Turning stumps into trees traps carbon, brings new life to a rural village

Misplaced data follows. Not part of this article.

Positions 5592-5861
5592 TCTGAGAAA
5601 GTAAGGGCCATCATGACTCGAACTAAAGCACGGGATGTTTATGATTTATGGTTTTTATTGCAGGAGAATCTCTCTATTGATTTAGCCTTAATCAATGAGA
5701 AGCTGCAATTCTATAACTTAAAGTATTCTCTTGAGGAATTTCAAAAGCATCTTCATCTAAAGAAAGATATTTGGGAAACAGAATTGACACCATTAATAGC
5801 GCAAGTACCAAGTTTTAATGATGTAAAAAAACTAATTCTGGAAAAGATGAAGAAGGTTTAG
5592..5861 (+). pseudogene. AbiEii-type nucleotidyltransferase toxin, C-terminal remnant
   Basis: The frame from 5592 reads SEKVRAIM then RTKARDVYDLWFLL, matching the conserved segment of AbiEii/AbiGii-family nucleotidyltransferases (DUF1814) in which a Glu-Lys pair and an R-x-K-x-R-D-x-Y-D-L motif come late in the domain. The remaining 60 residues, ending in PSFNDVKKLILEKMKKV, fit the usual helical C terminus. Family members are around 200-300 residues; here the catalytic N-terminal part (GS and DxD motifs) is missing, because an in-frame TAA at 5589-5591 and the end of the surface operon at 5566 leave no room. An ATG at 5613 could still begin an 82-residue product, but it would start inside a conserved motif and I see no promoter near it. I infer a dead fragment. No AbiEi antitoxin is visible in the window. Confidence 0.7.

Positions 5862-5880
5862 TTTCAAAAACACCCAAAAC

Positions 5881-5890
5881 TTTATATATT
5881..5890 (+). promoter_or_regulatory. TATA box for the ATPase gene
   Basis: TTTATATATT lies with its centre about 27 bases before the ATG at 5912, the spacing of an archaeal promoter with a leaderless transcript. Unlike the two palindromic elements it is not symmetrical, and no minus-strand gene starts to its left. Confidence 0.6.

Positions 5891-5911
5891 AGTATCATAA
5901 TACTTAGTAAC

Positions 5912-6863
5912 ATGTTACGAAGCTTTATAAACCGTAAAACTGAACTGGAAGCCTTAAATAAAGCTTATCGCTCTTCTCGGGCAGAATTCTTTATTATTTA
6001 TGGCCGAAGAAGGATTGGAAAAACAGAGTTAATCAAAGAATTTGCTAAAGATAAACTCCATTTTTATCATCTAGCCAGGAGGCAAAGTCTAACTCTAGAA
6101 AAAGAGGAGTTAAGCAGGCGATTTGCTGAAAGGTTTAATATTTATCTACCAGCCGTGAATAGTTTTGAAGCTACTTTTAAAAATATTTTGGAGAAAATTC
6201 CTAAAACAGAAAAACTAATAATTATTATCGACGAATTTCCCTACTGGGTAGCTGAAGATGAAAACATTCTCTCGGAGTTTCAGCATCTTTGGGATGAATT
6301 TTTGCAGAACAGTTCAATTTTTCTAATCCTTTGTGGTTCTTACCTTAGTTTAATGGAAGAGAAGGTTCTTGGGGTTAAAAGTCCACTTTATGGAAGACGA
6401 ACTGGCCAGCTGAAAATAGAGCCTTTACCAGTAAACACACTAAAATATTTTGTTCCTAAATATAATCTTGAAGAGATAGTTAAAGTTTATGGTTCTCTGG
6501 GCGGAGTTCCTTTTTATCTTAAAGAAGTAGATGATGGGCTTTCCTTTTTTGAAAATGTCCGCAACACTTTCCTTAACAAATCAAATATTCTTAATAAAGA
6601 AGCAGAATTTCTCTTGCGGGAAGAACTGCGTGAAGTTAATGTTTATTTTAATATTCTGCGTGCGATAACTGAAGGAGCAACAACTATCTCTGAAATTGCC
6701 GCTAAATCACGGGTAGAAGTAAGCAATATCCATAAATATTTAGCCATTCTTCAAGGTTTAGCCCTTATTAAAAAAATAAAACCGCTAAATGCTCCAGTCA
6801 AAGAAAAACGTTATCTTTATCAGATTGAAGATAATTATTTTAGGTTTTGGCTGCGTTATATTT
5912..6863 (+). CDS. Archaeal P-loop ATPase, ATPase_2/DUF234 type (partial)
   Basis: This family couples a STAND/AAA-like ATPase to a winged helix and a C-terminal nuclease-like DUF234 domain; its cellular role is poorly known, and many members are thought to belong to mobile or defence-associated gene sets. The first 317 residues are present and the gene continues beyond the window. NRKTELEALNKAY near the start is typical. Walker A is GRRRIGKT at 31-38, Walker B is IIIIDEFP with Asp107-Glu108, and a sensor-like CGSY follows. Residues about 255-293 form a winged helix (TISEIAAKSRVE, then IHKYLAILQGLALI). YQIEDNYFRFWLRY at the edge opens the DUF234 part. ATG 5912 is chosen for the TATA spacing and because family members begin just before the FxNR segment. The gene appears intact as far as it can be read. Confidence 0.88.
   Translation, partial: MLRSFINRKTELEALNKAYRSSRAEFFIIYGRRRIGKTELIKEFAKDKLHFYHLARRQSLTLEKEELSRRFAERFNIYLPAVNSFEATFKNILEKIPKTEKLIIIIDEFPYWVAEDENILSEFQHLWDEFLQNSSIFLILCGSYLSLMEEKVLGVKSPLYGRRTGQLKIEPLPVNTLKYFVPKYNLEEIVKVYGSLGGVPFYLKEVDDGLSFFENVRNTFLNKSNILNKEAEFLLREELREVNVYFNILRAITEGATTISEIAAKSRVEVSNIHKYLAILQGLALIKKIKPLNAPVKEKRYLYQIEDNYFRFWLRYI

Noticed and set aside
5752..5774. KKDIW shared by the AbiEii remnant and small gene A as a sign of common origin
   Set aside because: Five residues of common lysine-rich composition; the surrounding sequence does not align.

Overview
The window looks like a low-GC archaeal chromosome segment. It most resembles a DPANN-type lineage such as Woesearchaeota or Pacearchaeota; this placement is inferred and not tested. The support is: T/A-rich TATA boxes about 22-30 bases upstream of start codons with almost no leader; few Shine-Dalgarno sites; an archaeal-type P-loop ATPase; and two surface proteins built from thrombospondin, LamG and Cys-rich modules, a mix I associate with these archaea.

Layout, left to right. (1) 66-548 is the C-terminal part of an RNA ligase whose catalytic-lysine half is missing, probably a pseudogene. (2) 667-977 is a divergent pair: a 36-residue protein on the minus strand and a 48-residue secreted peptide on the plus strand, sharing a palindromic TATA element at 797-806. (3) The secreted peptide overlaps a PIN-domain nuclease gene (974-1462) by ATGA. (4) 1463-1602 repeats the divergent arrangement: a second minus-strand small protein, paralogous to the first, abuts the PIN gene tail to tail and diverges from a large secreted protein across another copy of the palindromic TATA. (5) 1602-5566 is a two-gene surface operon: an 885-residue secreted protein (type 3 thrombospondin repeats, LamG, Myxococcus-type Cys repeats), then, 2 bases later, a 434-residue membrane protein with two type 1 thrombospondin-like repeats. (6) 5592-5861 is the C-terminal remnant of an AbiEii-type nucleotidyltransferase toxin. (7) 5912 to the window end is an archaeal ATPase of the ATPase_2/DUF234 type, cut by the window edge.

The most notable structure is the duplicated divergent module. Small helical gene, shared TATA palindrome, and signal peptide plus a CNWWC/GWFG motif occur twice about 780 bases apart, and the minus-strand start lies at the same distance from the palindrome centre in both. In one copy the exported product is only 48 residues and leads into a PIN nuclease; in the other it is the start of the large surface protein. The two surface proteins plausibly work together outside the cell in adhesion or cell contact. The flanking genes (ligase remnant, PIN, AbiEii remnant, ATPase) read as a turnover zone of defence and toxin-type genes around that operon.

HUMBO, Ethiopia -- For decades, farmer and beekeeper Adila Agebo's hives in this small agricultural community were nearly dry. Years of stripping the hills of their vegetation to make charcoal, collecting firewood and construction material from what remained of the forests, and letting animals graze on the green remnants had devastated the landscape. But World Vision Australia forester Tony Rinaudo saw potential in the hundreds of thousands of tree stumps left on the landscape from years of deforestation. Using a technique called coppicing, in which a grower encourages a tree stump to grow offshoots, Rinaudo initiated the Farmer Managed Natural Regeneration program, engaging local cooperatives of farmers to split up the mountain in seven parcels for coppicing and pruning trees. Six years later, the barren, brown view has sprung back to life.